Homework Help: Lagrangian - 2 masses attached by spring

1. Aug 30, 2015

Xyius

1. The problem statement, all variables and given/known data

EDIT: This is a 2D problem, so all of my $x$ variables should be vectors. I just realized this and it may answer my question, I don't know yet though.

Two masses, $m_1$ and $m_2$ are connected by a massless spring of spring constant $k$. The spring is at it's equilibrium length and the masses are both at rest; there is no gravitational field. Suddenly, $m_2$ is given a velocity $v$. Assume that $v$ is so small that the two masses never collide in their subsequent motion. Describe the motion of both masses. What are their maximum and minimum separations?

2. Relevant equations
Lagrange's Equation
COM equations

3. The attempt at a solution
My professor says that we should use center-of-mass coordinates to make the problem easier (He also says assume the length of the spring is zero). The initial kinetic energy expression is given by,

$$T=\frac{1}{2}m_1 \dot{x}_1^2+\frac{1}{2}m_2 \dot{x}_2^2.$$

The center-of-mass transformations are given by,

$$\dot{x}_{1,CM}=\dot{x}_1-\dot{X}$$
$$\dot{x}_{2,CM}=\dot{x}_2-\dot{X}.$$

Plugging these expressions into the initial expression for kinetic energy and doing some simplification gives me the following.

$$T=\frac{1}{2}m_1\dot{x}_{1,CM}^2+\frac{1}{2}m_2\dot{x}_{2,CM}^2+\frac{1}{2}M\dot{X}^2$$

The expression for the potential energy is given by,

$$V = \frac{1}{2}k(x_{2}-x_{1})^2$$

Using the same transformation equations on this expression gives the following.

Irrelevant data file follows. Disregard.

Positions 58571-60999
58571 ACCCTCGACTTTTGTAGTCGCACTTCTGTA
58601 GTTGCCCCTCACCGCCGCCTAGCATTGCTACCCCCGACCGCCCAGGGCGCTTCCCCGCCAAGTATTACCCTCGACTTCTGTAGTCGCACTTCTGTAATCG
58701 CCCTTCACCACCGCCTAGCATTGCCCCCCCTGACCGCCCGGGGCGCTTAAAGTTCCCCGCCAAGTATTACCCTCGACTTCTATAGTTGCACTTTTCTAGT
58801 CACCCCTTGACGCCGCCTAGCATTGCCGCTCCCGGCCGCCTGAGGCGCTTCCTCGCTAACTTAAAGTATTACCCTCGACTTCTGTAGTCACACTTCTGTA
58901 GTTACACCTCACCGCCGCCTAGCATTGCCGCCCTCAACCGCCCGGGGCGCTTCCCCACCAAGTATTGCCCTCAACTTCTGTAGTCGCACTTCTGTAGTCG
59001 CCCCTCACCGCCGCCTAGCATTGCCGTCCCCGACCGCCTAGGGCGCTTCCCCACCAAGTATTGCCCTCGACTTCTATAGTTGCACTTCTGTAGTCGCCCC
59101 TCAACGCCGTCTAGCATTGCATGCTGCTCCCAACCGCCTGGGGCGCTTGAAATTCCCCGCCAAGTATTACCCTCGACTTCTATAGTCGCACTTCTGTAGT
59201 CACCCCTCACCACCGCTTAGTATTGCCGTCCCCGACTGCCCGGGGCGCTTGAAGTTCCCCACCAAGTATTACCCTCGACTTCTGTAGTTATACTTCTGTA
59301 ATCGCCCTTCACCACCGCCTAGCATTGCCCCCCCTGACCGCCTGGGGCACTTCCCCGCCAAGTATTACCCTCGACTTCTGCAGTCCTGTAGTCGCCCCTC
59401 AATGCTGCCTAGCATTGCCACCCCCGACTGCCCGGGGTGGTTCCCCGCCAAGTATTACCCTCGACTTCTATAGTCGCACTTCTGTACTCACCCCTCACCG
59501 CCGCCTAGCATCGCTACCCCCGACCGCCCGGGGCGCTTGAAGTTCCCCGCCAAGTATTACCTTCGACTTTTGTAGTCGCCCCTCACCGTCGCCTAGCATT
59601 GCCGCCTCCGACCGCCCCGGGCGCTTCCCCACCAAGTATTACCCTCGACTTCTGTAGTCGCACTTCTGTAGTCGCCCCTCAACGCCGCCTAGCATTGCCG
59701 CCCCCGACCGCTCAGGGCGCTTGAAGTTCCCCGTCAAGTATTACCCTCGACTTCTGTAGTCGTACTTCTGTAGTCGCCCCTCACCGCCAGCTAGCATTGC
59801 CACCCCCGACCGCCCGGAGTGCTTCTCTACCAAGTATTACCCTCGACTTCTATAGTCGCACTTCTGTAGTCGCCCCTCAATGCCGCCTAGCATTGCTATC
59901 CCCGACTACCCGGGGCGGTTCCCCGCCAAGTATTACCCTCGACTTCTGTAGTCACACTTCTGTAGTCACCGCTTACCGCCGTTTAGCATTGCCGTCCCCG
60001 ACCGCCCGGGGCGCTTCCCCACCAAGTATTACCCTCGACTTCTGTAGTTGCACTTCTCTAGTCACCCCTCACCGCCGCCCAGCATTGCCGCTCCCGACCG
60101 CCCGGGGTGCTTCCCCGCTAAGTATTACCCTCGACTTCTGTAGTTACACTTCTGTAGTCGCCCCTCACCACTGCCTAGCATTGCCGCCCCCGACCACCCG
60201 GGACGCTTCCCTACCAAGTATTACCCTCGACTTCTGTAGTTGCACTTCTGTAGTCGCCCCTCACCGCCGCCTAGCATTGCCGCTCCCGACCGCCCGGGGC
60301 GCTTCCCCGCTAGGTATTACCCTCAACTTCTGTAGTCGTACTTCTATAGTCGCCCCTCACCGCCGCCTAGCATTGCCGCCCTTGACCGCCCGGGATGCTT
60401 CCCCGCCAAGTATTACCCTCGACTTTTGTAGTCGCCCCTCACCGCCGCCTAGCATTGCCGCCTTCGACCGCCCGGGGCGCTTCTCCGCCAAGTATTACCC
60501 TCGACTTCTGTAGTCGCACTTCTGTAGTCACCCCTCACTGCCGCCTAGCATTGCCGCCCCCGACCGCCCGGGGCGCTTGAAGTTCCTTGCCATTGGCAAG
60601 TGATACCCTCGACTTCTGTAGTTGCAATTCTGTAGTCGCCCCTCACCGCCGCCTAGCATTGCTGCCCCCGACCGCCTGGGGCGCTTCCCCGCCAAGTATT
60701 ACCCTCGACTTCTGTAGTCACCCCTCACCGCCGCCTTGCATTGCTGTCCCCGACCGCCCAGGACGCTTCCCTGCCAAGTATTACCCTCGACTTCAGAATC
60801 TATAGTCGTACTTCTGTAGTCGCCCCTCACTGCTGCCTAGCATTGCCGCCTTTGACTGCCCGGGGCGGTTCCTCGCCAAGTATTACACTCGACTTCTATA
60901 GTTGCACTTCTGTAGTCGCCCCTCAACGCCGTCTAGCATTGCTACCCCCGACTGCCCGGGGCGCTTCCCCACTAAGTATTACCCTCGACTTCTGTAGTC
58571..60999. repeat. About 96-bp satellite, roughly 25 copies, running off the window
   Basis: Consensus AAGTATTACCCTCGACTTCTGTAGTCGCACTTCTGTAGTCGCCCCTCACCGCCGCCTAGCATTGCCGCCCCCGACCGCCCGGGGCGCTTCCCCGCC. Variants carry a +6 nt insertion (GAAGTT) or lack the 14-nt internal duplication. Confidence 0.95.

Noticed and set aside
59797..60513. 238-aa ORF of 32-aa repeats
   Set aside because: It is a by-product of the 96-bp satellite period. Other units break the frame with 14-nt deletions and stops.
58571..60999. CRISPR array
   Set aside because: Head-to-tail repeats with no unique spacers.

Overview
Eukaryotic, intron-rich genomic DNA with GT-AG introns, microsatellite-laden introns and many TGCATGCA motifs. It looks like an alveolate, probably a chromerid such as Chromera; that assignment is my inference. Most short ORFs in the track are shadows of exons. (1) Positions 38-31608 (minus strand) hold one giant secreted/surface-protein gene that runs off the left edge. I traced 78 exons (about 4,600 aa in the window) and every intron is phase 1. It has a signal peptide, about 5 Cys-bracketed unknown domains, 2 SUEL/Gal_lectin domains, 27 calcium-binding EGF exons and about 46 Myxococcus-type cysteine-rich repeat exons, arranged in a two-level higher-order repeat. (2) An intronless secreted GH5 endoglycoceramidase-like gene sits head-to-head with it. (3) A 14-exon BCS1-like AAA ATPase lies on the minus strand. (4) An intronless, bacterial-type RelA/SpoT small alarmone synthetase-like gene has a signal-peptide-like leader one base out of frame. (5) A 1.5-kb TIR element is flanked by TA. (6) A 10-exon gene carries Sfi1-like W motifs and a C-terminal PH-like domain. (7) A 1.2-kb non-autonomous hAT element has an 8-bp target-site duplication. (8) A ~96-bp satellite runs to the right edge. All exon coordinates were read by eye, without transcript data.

$$V = \frac{1}{2}k(x_{2,CM}-x_{1,CM})^2$$

Which makes my Lagrangian equal to,

$$\mathcal{L}=T-V=\frac{1}{2}m_1\dot{x}_{1,CM}^2+\frac{1}{2}m_2\dot{x}_{2,CM}^2+\frac{1}{2}M\dot{X}^2-\frac{1}{2}k(x_{2,CM}-x_{1,CM})^2$$

Using Lagrange's equation, I get the three following equations of motion.

$$M\ddot{X} = 0$$
$$m_1\ddot{x}_{1,CM}=-k (x_{2,CM}-x_{1,CM})$$
$$m_2\ddot{x}_{2,CM}=k (x_{2,CM}-x_{1,CM})$$

What is confusing to me is, why is he recommending COM coordinates? If I were to do this problem in laboratory coordinates, would I not get the exact same equations minus the equation for the center-of-mass?? Wouldn't my Lagrangian in that case be,

$$\mathcal{L}=T-V=\frac{1}{2}m_1\dot{x}_{1}^2+\frac{1}{2}m_2\dot{x}_{2}^2-\frac{1}{2}k(x_{2}-x_{1})^2?$$

Which yields the same two differential equations for both masses.

Last edited: Aug 30, 2015
2. Aug 30, 2015

Orodruin

Staff Emeritus
You have introduced CoM coordinates without really taking CoM into account in the sense that you are still keeping both $x_1$ and $x_2$. In the CoM coordinates, you can express one as a function of the other. This is the entire point with introducing CoM coordinates. Note that you are increasing the number of degrees of freedom of the system when writing it as you have up to this point, $x_1$ and $x_2$ are not independent.

3. Aug 30, 2015

Xyius

I guess I can isolate $\ddot{x}_{1,CM}$ and $\ddot{x}_{2,CM}$ and subtract the two differential equations from each other and see what I get.

EDIT:

I get $\ddot{x}=-\frac{k}{\mu}x$
Where $x = x_{2,CM}-x_{1,CM}$
This is real easy to solve as it is just an oscillator. I believe I can answer the rest problem from this (assuming it is correct)

Last edited: Aug 30, 2015